Look, it is a cause of serious concern, and it’s actually interesting to see that we haven’t seen an increase in Chinese Australian candidates, but we do seem to be seeing an increase in Asian Australian candidates more generally. And I think that that is absolutely directly linked to the anti-Chinese sentiment that we’re currently seeing in West sadly. Conservative press, political commentators, and right-wing political representatives, some of them actually would claim to be on the progressive side of politics, are actually whipping up fear about China and are imposing additional pressures on Chinese Australians living here as a result of this kind of whipping up of fear around the Chinese Communist Party’s potential “invasion”, “infiltration”, “foreign interference”.
The use of the term “foreign interference” is only ever used when it’s in relation to China. You know, you see that all the media articles about foreign interference use the Chinese flag. They don’t talk about the interference of the U.S. They don’t talk about the U.S. military involvement and connection in spaces in Australia. They don’t talk about the massive amounts of U.S. money coming into our university system. When we’re talking, we know that “foreign interference” is code for “Chinese interference” and we know that there is very, very deliberate slippage between the Chinese Communist Party, the Chinese authorities, China, and Chinese people more generally, which in its worst state was Donald Trump calling it the “China Virus”. And in its more subtle state, is just an endless picturing of Chinese people whenever they mention Coronavirus in newspaper articles. I think there was a fear and a scrutiny amongst Chinese Australians about how much they want to raise their voices. There is also a level of scrutiny put on Chinese Australians that I think demonstrates the hypocrisy because of the sense of anti-Asian, anti-Chinese sentiments that is whipped up by people that want to stay in power.
Yeah, we can definitely see that in the last two years with COVID. Like Covid-related racism in the United States, but also, I would say less in Australia, but still existing here. And I definitely agree with you with on that, and especially considering that it’s a whole diaspora community that is probably one of the biggest (I would say in the world). To just say that they’re all communist is a very harmful stereotype– Chinese people have been in Australia since the late 19th century. It’s hard, because of that fear that is perpetuated by the media, but people don’t really understand that we’re human, too, and we have our own lives to live. It’s not just what the media have said. But it’s great to see that there is actually an increase in Asian and particularly South Asian representation in this country. The next question is – Were there any particular barriers that you’ve had to face coming into politics?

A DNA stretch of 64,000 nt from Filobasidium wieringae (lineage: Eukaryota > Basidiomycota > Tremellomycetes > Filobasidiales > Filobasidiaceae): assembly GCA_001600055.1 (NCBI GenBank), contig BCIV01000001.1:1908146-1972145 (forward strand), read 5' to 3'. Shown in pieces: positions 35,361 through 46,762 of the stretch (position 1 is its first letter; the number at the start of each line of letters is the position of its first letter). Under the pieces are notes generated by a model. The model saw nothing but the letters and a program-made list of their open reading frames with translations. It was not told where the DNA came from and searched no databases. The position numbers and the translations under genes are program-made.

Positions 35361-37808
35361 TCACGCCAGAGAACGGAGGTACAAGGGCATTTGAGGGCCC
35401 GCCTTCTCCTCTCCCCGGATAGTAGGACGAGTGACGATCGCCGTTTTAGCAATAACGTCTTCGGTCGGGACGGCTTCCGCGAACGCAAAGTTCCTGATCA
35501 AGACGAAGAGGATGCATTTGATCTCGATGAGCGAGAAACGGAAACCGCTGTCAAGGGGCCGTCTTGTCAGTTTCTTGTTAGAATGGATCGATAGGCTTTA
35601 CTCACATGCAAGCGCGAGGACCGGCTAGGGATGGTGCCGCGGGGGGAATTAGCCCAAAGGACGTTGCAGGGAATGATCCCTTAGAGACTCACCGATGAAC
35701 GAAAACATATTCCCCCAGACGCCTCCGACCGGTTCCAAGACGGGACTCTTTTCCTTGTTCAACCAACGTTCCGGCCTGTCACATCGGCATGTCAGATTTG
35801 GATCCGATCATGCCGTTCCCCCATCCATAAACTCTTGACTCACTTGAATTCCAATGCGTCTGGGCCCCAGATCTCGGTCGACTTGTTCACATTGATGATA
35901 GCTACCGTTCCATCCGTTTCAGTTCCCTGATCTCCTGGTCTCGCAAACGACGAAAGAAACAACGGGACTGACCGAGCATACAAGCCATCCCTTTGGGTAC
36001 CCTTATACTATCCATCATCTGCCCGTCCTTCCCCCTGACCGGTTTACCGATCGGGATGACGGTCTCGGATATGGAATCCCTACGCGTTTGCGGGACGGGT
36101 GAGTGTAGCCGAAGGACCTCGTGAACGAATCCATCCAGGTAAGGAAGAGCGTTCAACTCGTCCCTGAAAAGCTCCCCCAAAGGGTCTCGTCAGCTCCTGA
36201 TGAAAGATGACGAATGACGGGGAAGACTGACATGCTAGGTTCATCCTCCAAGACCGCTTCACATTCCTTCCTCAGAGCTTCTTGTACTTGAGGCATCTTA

I mean, I think people face big barriers all the time before entering into politics. Part of it is just because it’s such an elite part of our society. We need to what we can to break that down as the barriers to entry, to being a political representative are high, and there is often an intersection of race, gender, socioeconomic status, ability and disability. But also, I think there is a risk around the idea of taking on a role and who is responsible for stepping up into a leadership role. And I think that that is always a challenge because generally, women, women of colour, women from culturally and linguistically diverse backgrounds are slotted into a certain type of box in society. And that box is usually wanting to place that person as being compliant. It’s about being a good migrant, if you like, sitting in, being polite, being liked, being nice, being softly spoken. And all of those traits are sadly not traits that are given any attention in the land of politics. And so, I think there is a challenge around 1) trying to break the stereotype or box that people are trying to shove you into, and 2) then not wanting to be seen as the alternative to that, and like a bad version of who you are, and the kind of communities you’re representing.
Look, everyone’s vote matters. And it’s pretty cool that everyone enrols to vote. Depending on when your article comes out (it might be too late for that), but it’s critical that everyone votes. It’s critical that everybody recognises that just because the Parliament that we look at now doesn’t reflect the diversity of the Community, doesn’t mean that that can’t change. You know, I walk through the halls of the New South Wales Parliament and I see pictures of old, white men lining the corridors because, historically, that’s who was in our Chambers. And then you look now and there are a lot more women in there, and hopefully, what we will see is a lot more diversity in there. And that will only change by people voting for diversity in their communities, but also by voting for parties that stand up to the idea of maintaining the status quo. I think this is a really important thing that we have to remember, that voting just on the grounds of diversity is not enough, because what we need also to be voting for, are parties that are committed to having a vision for the future that sees more diverse participation in our democracy, and that doesn’t just pay lip service to multicultural communities because they help donate large amounts of money during election campaigns. But instead, work directly with communities to be anti-racist in what they do and to commit to seeing a participation of community that is real and genuine in the decisions that affect them. Not Just sort of romping in, doing a photo opp, and then leaving again. And so, I think that there’s lots of considerations for Chinese Australian communities right now. The other one is to look at the fact that the impact on so many people around racism has come from the horrific Foreign Interference Laws and has come from the appalling whipping up of anti- Chinese sentiment. And we need community representatives and leaders in our Parliaments that will not stand for that behaviour and recognise the fact that being an ally means not allowing the ability for people to use racism to entrench their own power at any cost.